APOE genotype and cognition in healthy individuals at risk of Alzheimer's disease: A review
Murphy, Susannah E
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M. Clare O'Donoghue, Susannah E. Murphy, Giovanna Zamboni, Anna C. Nobre, Clare E. Mackay. APOE genotype and cognition in healthy individuals at risk of Alzheimer's disease: A review. Cortex Volume 104, July 2018, Pages 103-123.
APOE-ε4 is best known as a risk factor for Alzheimer's disease (AD). Consequently, there is considerable research interest in understanding whether APOE-ε4 influences cognition in healthy adults. Despite a substantial literature reporting effects of APOE genotype on cognition, findings are inconsistent. In particular, it is challenging to separate whether cognitive deficits in APOE-ε4 carriers reflect the influence of prodromal dementia pathology (“prodromal hypothesis”), or a direct contribution of APOE genotype to individual differences (“phenotype hypothesis”). Variable methodology across studies further complicates the issue. These challenges have limited what can be learnt about the processes underlying cognitive ageing and dementia by studying the influence of APOE genotype on cognition. In this review, we focus on the two compatible neurobiological mechanisms by which APOE genotype may influence cognition in healthy adults (prodromal and phenotype). We summarise the behavioural evidence for the influence of APOE on cognition in non-demented adults and explore key methodological challenges for disentangling the cognitive effects of different neurobiological mechanisms of APOE. Evidence suggests that at least some APOE-ε4 cognitive deficits are due to early AD pathology, whilst sensitive measures of cognition are beginning to reveal subtle cognitive differences between APOE genotypes in mid-adulthood, prior to the onset of the AD prodromal period. We conclude with recommendations for future research to investigate the cognitive consequences of neurobiological processes affected by APOE and maximise the translational potential of this research.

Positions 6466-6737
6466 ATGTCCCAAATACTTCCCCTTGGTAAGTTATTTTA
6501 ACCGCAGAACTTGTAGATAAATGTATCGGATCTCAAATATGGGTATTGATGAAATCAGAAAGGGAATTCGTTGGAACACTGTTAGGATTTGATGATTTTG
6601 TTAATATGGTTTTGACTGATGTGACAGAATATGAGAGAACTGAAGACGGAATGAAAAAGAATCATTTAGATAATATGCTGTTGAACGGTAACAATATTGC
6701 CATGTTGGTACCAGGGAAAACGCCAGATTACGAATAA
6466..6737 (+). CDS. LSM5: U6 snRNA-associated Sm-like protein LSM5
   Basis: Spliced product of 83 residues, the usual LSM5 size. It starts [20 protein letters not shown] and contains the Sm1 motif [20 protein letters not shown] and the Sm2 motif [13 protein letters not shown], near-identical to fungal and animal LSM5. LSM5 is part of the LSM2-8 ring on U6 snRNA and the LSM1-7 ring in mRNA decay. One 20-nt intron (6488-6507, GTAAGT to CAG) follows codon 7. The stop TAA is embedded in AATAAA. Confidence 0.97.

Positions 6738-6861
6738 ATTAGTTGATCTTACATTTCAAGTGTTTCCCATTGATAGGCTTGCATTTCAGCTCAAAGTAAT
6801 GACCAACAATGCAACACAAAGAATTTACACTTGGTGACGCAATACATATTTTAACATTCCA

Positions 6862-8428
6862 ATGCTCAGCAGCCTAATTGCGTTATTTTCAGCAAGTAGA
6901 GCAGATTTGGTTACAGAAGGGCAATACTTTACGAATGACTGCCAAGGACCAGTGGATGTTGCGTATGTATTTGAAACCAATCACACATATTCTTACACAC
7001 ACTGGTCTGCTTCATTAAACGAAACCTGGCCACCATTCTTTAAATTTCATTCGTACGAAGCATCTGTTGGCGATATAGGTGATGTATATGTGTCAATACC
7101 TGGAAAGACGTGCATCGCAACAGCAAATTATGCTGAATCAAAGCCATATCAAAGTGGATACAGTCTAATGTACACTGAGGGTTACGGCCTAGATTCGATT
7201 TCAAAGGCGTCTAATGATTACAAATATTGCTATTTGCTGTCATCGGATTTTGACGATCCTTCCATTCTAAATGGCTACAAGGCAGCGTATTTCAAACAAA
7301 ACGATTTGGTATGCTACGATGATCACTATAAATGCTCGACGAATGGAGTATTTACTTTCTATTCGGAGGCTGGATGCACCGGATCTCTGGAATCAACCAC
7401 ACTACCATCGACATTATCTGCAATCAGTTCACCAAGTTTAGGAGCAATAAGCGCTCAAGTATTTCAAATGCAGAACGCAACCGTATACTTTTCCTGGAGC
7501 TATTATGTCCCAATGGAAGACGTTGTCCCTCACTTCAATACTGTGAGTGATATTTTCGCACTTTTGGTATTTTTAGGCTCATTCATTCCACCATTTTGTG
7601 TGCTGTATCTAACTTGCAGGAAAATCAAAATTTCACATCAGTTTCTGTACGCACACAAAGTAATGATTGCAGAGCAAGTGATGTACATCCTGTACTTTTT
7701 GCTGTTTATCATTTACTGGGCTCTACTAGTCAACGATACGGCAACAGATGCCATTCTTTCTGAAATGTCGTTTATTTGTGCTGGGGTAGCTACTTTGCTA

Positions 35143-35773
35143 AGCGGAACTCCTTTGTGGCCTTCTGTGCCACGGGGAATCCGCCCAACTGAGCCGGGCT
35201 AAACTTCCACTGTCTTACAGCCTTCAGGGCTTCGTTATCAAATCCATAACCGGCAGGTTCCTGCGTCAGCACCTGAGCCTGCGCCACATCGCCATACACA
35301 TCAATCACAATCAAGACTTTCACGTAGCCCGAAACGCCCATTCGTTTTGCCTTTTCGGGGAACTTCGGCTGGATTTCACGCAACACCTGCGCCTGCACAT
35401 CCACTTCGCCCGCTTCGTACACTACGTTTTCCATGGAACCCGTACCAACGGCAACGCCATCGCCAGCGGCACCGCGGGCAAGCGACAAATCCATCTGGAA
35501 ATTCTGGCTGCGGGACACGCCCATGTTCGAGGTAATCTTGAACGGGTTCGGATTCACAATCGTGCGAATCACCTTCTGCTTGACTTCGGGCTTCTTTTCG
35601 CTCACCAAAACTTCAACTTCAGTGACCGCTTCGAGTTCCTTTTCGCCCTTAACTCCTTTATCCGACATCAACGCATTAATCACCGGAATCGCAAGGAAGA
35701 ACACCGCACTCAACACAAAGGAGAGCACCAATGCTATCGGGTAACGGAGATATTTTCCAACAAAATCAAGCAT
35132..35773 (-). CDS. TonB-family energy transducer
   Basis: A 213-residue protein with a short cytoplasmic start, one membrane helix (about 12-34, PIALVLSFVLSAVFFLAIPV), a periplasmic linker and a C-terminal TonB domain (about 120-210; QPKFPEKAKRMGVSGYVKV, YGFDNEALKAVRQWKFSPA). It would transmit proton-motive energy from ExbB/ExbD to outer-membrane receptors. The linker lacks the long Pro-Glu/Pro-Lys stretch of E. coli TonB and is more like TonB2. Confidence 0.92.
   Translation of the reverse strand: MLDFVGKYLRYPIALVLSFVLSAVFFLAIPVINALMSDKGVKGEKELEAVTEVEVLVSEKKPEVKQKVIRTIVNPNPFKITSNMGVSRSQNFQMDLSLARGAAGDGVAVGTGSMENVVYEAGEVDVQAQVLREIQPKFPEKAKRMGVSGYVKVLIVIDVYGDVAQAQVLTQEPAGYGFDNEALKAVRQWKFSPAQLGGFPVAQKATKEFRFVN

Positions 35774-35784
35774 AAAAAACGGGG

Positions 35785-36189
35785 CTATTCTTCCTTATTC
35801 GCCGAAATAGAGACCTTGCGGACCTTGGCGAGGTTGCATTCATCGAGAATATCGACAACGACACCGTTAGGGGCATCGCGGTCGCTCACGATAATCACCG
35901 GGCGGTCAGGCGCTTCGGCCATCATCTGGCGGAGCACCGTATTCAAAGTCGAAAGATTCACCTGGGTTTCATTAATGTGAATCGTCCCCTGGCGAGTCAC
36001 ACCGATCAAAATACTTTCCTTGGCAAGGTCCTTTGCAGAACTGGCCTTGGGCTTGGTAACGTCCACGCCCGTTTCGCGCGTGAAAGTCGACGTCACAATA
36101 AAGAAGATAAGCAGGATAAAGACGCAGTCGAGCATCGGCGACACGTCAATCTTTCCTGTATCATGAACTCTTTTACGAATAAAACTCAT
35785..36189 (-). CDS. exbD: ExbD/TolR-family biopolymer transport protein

Published online at: https://doi.org/10.1016/j.cortex.2018.03.025 This article is available under the terms of the Creative Commons Attribution License (CC BY). You may copy and distribute the article, create extracts, abstracts and new works from the article, alter and revise the article, text or data mine the article and otherwise reuse the article commercially (including reuse and/or resale of the article) without permission from Elsevier. You must give appropriate credit to the original work, together with a link to the formal publication through the relevant DOI and a link to the Creative Commons user license above. You must indicate if any changes are made but not in any way that suggests the licensor endorses you or your use of the work. Permission is not required for this type of reuse.